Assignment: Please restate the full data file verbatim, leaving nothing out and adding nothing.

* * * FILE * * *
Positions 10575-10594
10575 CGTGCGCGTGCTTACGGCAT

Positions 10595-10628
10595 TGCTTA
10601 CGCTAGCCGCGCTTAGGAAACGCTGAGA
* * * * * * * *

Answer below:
Positions 10575-10594
10575 CGTGCGCGTGCTTACGGCAT

Positions 10595-10628
10595 TGCTTA
10601 CGCTAGCCGCGCTTAGGAAACGCTGAGA